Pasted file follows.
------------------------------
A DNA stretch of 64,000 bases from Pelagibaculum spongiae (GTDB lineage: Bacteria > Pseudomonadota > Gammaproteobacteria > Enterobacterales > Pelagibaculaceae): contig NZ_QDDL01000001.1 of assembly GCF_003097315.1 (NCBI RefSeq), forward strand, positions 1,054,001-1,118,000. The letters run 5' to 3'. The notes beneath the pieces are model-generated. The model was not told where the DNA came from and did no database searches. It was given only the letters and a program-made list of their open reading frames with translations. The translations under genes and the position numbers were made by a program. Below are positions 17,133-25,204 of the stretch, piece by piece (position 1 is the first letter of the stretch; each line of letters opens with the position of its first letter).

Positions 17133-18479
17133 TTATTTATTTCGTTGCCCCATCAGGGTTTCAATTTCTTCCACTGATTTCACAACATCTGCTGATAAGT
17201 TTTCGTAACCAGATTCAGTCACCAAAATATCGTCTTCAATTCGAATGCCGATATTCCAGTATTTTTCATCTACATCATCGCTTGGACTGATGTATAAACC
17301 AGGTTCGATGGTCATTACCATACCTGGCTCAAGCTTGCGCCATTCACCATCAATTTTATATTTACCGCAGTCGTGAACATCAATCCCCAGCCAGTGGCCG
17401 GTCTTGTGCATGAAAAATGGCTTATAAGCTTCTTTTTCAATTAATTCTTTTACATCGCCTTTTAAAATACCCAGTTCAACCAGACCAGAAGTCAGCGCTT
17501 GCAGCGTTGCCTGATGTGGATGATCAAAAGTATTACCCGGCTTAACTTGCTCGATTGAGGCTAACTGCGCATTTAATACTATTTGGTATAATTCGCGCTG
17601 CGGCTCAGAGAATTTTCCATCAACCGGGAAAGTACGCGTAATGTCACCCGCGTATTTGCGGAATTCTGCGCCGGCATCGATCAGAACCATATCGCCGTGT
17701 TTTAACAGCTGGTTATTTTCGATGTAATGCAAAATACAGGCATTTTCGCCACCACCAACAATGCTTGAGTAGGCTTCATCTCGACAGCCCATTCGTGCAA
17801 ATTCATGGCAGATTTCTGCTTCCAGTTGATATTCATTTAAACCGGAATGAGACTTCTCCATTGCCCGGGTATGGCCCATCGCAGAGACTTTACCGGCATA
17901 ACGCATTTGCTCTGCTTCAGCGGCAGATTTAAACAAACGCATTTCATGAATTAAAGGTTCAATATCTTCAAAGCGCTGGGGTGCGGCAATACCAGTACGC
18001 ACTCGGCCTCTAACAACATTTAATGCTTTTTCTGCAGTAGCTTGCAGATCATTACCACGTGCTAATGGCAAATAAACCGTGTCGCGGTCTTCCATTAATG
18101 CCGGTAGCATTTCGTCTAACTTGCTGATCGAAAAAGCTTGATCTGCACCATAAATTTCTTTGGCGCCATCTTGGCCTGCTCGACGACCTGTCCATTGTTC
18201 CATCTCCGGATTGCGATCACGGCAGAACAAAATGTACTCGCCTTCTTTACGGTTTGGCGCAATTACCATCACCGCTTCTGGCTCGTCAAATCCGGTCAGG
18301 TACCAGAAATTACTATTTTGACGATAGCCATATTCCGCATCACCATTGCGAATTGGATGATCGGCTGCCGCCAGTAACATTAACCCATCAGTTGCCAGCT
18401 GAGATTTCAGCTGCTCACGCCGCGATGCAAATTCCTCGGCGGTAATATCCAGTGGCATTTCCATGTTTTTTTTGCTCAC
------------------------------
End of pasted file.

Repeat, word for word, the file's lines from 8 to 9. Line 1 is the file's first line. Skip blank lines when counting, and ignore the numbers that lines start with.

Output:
17601 CGGCTCAGAGAATTTTCCATCAACCGGGAAAGTACGCGTAATGTCACCCGCGTATTTGCGGAATTCTGCGCCGGCATCGATCAGAACCATATCGCCGTGT
17701 TTTAACAGCTGGTTATTTTCGATGTAATGCAAAATACAGGCATTTTCGCCACCACCAACAATGCTTGAGTAGGCTTCATCTCGACAGCCCATTCGTGCAA